Today we have a special mystery: a strange sacred underground passage of great beauty which was constructed by unknown entities for unknown reasons. Shell Grotto in Margate Kent is an underground passage constructed entirely of seashells (or, I should say, the walls and ceilings are entirely lined with shells). The passage is 2.4 meters (8 feet) high and 21 meters in length (69 feet) and terminates in a 5 x 6 meter (16 foot by 20 foot) chamber colloquially known as “The Altar Room.” The entire complex is hewn out of the native chalk of Kent and extensively decorated with vaults and decorative mosaics made of local mussels, cockles, whelks, limpets, scallops, and oysters (although winkles from as far away as Southampton.
The complex was “discovered” in 1835 and has been the subject of much speculation ever since. Some people assert that it was a prehistoric astronomical calendar (?), a special space for Templar or Freemasonry ceremonies, or an 18th century nobleman’s folly. The first mention of it in the press is from 1838, announcing its forthcoming opening as a public attraction. My own hypothesis is that the grotto is a Victorian attraction.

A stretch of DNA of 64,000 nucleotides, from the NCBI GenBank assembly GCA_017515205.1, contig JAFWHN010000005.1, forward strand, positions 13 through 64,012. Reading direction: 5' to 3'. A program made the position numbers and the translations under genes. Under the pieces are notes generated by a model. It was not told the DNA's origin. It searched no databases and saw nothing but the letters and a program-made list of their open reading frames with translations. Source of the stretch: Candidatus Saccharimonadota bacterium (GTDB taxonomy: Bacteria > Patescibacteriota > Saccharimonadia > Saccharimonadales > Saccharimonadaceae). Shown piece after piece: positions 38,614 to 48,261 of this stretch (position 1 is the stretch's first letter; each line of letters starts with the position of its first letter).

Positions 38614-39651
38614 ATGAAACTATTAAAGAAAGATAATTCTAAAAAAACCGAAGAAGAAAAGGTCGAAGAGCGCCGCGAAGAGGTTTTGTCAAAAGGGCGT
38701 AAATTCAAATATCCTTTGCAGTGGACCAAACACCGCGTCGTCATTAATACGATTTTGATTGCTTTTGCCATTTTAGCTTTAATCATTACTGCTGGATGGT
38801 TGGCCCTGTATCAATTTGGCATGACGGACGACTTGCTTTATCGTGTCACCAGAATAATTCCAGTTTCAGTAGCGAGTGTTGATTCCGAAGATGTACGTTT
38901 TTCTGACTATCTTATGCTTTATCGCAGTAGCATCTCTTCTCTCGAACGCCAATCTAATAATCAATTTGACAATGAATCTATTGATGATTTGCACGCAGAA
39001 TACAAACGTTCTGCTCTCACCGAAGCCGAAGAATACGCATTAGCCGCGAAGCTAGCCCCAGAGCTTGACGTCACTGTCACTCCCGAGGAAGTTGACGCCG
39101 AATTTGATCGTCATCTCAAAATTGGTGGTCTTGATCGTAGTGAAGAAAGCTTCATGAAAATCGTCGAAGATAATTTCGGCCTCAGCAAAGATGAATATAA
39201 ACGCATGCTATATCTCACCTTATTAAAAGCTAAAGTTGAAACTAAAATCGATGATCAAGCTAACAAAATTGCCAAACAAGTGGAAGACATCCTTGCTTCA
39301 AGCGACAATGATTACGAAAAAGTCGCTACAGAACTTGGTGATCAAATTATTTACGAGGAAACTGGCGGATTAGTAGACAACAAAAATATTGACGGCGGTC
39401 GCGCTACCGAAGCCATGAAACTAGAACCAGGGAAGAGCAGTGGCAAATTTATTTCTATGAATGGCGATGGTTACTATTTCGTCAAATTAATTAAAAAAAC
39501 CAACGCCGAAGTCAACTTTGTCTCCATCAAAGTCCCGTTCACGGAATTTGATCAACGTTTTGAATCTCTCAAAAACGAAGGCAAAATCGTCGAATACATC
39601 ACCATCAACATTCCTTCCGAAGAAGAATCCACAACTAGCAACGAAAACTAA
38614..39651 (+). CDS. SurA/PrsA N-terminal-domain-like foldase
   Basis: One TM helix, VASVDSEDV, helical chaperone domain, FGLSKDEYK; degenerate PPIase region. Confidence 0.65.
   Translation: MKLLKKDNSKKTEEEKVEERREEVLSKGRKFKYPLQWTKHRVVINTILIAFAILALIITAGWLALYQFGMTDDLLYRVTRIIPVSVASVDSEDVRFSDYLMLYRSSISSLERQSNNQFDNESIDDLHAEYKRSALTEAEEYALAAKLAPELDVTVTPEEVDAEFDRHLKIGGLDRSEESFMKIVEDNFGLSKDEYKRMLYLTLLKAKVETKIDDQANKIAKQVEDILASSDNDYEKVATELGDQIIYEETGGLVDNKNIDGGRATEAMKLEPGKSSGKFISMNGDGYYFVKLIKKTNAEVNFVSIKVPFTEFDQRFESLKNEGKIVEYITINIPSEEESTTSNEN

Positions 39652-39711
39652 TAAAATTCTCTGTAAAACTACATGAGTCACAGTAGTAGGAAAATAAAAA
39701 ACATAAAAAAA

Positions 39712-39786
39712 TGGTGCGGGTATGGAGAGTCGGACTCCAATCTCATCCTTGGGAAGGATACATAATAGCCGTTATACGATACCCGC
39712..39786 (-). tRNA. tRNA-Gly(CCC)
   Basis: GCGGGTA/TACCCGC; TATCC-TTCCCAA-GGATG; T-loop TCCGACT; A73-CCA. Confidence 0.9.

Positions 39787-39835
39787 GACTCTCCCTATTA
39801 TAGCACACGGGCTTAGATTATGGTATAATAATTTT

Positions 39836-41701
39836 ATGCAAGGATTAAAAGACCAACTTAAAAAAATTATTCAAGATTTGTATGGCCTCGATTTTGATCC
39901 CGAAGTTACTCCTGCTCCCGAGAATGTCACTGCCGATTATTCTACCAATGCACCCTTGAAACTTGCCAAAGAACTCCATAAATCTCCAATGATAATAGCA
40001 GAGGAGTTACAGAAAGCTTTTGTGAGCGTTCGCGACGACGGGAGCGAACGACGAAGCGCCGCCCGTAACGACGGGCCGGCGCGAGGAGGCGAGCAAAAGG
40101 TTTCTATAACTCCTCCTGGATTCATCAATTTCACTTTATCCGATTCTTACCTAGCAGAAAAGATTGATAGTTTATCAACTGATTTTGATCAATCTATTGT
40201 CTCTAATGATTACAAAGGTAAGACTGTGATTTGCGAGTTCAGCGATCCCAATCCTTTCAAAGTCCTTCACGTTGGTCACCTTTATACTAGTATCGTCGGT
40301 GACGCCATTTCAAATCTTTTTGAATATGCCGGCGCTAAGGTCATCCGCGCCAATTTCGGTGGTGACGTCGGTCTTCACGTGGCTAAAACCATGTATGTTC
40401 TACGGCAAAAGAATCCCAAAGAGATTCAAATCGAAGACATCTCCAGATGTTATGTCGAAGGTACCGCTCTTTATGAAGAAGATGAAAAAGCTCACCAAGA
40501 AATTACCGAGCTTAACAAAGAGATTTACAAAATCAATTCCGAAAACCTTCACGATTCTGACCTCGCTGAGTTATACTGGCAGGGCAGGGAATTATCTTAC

Originally the shells had their vibrant natural colors, but after long exposure to flickering Victorian gaslights they had blackened and faded. Fortunately, Shell Grotto is protected as a Grade I listed building of special historical and cultural interest (although no archaeologists seem particularly interested, which reinforces my “Victorian tourist trap: hypothesis). Whatever its provenance, Shell Grotto is certainly impressive. It is estimated that the builders, whoever they were, employed about 4.7 million shells to make the complex. Their initiative and hard work have paid off: Shell Grotto has a mysterious oceanic splendor and beauty all its own. The enigma of its nature only adds to its picturesque (but haunting) charm.